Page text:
The chapter also sends weekly e-mail briefings prior to the externship, advising students to research the employers they will visit and to be ready with thoughtful questions such as:
- *What type of education and training prepared you for this career field?
- What types of skills are necessary for succeeding in this career?
- How did you know this was the right career for you? Did you consider any other careers?
- Can you describe a typical day at your job?
- What are some of the biggest challenges you face in your job?
- What is the most important advice you have for someone just starting out in this career?
- What types of summer jobs or internships should I seek out as I continue my education?
The students' questions have been profound, Guardia said.
"Senior leaders would look at each other and say, 'No one ever asked those questions before.' "
The advance work, he added, "has resulted in an enriched student experience when making higher-order connections with employers."
The Nuts and Bolts
The chapter underwrote about half of the pilot program, and the Mays Center for Experiential Learning and Community Engagement funded the other half of the $4,000, two-day event during spring break. The Mays Center also handled much of the logistics, including registration and bus transportation, and provided lunch, backpacks and Inscape T-shirts. Student cost was $10 per day.
The pilot, which focused on HR business acumen, was successful and caught the attention of the university's College of Business. The College of Business now partners with the chapter and the Mays Center and adapted the externship to a one-credit-hour course while continuing to make it available for a daily $10 fee to students who do not seek college credit. The chapter funds part of the externship with money generated from its HR Certification Study Course.
"Our chapter is one [that the College of Business] singles out as being one of the premier groups on campus," Guardia said. The chapter won a 2019-20 Superior Merit award from SHRM as well.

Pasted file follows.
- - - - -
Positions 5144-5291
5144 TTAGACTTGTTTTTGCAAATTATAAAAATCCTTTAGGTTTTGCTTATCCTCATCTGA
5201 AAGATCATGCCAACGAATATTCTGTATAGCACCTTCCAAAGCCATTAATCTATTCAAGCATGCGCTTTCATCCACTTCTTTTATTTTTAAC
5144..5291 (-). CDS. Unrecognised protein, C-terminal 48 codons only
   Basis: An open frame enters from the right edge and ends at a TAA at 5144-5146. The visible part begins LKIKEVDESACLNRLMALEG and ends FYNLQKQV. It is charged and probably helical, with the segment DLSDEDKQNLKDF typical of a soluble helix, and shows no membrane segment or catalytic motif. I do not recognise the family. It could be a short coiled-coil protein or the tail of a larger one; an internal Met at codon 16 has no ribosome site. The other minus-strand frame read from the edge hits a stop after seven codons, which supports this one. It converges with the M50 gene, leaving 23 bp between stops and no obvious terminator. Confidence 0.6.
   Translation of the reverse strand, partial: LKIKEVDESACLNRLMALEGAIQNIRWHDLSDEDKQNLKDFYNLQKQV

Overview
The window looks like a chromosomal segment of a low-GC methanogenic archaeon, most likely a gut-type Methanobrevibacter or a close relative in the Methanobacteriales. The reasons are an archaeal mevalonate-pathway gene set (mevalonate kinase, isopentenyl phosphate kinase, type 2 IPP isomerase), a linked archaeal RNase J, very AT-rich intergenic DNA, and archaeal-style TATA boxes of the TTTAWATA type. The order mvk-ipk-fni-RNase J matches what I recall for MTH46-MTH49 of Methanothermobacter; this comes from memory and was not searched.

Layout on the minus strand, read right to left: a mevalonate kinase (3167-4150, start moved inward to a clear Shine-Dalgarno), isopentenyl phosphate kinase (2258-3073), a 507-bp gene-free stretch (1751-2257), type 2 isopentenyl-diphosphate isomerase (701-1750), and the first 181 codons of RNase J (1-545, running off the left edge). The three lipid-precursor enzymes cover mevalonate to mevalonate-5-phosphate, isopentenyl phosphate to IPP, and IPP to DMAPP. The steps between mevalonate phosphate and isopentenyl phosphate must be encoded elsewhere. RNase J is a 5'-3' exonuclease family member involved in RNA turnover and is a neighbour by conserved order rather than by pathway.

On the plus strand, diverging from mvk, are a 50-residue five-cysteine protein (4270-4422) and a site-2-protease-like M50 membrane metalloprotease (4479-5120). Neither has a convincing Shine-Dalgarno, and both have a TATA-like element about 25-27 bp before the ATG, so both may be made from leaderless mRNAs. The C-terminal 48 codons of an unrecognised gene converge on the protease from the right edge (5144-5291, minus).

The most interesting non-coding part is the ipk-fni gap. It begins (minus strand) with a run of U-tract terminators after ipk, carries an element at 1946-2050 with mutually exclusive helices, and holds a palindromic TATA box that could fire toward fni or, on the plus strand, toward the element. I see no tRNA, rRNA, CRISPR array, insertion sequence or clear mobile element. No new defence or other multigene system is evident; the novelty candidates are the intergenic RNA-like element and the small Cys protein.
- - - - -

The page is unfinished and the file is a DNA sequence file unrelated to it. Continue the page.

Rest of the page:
By opening the externship to business students in general, "we widened the lens on the experience itself" to students of other disciplines, said Guardia, who co-authored a case study about the program in the 2019 issue of the Journal of Human Resources Education.
Broadening the participation base, he said, "satisfies the whole purpose for everyone to see the business operations behind the scenes [and gives students] a chance to speak to senior officers of the organization, to get a look at what each organization believes, what they do best, and also talk about their future" and the kinds of projects they are working on.
The program has undergone other tweaks since its inception. Students said they wanted more time in each department and to engage in real work experiences, so the program now offers a visit to a different employer on each of the two days instead of devoting the first day to a welcome reception, lunch and panel discussion with the city's HR staff.
More tweaks are in store. While the 2020 externship tours of VIA Transit and CPS Energy, the city's utility company, occurred in March before the pandemic hit, preparations are underway to create a virtual experience in 2021.
"One of the hospital systems had already developed [virtual] tour content to take students through its trauma center, critical care, research" and other areas, Guardia said, "with the idea of introducing students to the work that's done and the people that do the work. It serves as a recruiting tool and gives the employer an opportunity to open its doors."
The externship also is a recruiting tool for the chapter and university. Four new members joined the chapter after participating in the pilot program.
In 2020, Evelyn Garcia of San Antonio joined the chapter and attended the Inscape tour of CPS Energy. In May 2021, she will receive her degree in business management with an HR concentration.
The experience taught her, she said, that "you definitely have to know all the departments that are within the organization" in order to serve the employer, along with "where your employees are at [and] what type of benefits are being offered."
Articles in this series:
Pandemic Forces Organizations to Get Creative in Prepping Young Employees for the Workplace, SHRM Online, September 2020
Employers Engage Interns with Zoom Lunch-and-Learns, Speed Mentoring, SHRM Online, October 2020
Externship Program Offers HR Students a Career Preview, SHRM Online, October 2020
Modern Apprenticeships Offer Young Adults On-the-Job Training with Pay, SHRM Online, October 2020